St Brigid’s Day

St Brigid’s Day, February 1st marks the beginning of spring.
St Brigid`s Day celebrates the creativity of women and is a day that has long symbolised hope and renewal. This year marks the 1500th anniversary of her death. Brigid is one of our three patron saints, along with St Patrick and St Colmcille.
She is often referred to as ‘Brigit of Kildare’ and was said to be the founder of several monasteries of nuns, including that of Kildare.
St Brigid’s day is also the day of Imbolc, an old Celtic celebration. It symbolizes the halfway point between the winter solstice (Yule) and the spring equinox (Ostara).
The word “imbolc” means “in the belly of the Mother,” because the seeds of spring are beginning to stir in the belly of Mother Earth.
It is the festival of new life and fertility. It was a time to look forward to brighter days, warmer weather, new growth on the land and the birth of farm animals. It was very important to seek protection and blessings for the family, home, crops, and animals at this time.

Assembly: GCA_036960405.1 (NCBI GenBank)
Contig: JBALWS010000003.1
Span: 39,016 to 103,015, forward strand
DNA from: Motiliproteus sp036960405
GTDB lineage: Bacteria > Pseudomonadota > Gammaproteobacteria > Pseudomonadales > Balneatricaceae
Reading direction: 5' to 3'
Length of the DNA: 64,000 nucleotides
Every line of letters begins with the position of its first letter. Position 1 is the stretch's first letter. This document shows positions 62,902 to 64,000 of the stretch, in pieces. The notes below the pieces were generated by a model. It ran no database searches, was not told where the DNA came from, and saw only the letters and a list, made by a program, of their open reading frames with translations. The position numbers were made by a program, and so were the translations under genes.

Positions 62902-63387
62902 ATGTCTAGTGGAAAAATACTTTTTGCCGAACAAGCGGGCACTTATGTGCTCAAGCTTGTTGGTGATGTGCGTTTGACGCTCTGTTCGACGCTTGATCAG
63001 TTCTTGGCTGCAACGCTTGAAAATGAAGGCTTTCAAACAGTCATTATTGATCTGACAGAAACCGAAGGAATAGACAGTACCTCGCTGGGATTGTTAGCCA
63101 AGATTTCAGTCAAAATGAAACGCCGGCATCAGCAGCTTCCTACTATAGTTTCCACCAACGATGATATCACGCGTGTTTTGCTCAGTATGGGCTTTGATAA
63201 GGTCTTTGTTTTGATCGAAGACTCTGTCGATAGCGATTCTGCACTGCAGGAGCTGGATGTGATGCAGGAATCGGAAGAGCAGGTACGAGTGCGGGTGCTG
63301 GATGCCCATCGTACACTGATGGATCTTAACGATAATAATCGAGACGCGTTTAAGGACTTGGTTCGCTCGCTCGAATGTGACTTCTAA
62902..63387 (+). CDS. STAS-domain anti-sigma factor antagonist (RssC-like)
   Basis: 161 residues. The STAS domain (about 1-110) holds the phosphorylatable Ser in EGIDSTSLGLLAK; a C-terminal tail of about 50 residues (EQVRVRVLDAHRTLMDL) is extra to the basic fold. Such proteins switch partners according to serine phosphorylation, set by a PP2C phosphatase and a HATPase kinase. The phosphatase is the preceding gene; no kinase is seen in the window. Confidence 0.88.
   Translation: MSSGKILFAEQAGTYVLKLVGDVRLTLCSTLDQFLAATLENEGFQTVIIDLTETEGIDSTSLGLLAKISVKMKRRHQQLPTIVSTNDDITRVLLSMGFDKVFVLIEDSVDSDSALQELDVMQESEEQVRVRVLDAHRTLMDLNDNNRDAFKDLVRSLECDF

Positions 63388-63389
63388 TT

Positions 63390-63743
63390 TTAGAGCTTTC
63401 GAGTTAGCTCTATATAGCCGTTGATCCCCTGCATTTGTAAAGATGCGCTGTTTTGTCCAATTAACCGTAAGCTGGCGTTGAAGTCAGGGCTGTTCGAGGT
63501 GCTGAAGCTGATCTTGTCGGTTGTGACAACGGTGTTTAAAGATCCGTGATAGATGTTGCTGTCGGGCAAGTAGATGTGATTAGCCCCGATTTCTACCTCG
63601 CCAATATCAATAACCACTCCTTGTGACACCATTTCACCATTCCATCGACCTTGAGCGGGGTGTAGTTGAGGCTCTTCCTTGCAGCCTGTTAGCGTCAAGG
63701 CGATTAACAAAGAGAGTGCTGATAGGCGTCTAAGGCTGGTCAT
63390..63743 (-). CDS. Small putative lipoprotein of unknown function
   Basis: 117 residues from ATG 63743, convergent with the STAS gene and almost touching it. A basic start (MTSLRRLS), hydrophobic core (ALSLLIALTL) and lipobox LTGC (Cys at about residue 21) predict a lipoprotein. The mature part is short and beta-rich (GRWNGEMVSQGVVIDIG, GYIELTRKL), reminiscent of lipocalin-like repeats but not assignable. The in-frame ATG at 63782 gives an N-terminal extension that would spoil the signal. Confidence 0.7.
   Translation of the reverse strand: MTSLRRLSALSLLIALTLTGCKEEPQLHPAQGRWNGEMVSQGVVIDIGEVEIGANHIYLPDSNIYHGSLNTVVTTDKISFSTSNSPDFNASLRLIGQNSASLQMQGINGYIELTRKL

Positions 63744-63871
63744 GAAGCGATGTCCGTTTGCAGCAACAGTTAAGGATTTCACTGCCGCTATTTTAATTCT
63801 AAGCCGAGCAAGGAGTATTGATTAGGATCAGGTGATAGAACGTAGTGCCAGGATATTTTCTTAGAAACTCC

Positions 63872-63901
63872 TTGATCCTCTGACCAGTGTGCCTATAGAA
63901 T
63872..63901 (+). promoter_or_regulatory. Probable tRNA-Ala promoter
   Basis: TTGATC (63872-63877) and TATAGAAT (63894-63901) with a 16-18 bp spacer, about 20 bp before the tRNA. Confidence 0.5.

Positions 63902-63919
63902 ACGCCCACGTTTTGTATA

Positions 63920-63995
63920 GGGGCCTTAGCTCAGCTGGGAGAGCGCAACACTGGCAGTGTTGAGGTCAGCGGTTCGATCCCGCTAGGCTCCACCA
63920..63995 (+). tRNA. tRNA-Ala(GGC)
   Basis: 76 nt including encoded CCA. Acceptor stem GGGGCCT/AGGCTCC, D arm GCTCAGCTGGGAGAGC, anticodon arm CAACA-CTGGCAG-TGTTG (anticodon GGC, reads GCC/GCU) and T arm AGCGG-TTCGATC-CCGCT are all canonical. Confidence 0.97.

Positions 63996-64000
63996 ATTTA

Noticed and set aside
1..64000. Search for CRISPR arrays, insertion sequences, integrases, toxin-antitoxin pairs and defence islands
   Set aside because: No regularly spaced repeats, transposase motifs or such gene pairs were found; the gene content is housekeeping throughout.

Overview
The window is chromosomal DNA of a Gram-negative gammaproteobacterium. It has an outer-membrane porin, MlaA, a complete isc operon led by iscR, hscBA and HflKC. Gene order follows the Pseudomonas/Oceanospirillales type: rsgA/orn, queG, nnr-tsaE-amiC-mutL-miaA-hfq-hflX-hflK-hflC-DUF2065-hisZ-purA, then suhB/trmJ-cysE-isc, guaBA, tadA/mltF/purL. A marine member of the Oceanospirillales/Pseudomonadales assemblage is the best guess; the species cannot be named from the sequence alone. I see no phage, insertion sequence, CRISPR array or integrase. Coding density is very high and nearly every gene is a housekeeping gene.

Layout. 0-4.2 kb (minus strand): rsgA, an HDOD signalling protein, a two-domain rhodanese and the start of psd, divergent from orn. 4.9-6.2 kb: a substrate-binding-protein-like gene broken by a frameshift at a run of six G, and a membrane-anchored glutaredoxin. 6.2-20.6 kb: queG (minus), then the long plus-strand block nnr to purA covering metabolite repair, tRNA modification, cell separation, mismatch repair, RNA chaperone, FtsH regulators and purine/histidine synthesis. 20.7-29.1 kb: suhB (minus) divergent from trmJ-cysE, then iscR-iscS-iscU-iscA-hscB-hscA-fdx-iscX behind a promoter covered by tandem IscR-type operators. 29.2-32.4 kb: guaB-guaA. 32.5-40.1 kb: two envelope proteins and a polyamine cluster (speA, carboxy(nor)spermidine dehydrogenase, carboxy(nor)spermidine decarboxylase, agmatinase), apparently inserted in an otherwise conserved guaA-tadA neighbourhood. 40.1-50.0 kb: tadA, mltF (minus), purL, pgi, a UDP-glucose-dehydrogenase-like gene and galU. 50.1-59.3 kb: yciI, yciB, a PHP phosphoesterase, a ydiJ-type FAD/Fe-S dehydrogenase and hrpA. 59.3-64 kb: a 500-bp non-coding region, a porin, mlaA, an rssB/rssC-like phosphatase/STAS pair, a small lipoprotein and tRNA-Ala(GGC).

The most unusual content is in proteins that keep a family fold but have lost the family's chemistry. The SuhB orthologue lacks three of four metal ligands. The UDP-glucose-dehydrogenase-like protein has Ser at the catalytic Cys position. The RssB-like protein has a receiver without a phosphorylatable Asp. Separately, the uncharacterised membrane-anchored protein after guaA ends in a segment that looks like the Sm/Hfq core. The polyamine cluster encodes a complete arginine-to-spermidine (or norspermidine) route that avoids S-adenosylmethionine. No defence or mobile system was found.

One of the traditions of the day is to make a St Brigid’s Cross. They are usually made from fresh rushes or straw. They are made in a cross shape with a square shape in the middle and then four arms coming along each side. They would be hung outside the house.
People believed St Brigid crossed through the land on the eve of her feast day and gave blessings and protection to homes and farms where crosses were hung in her honour.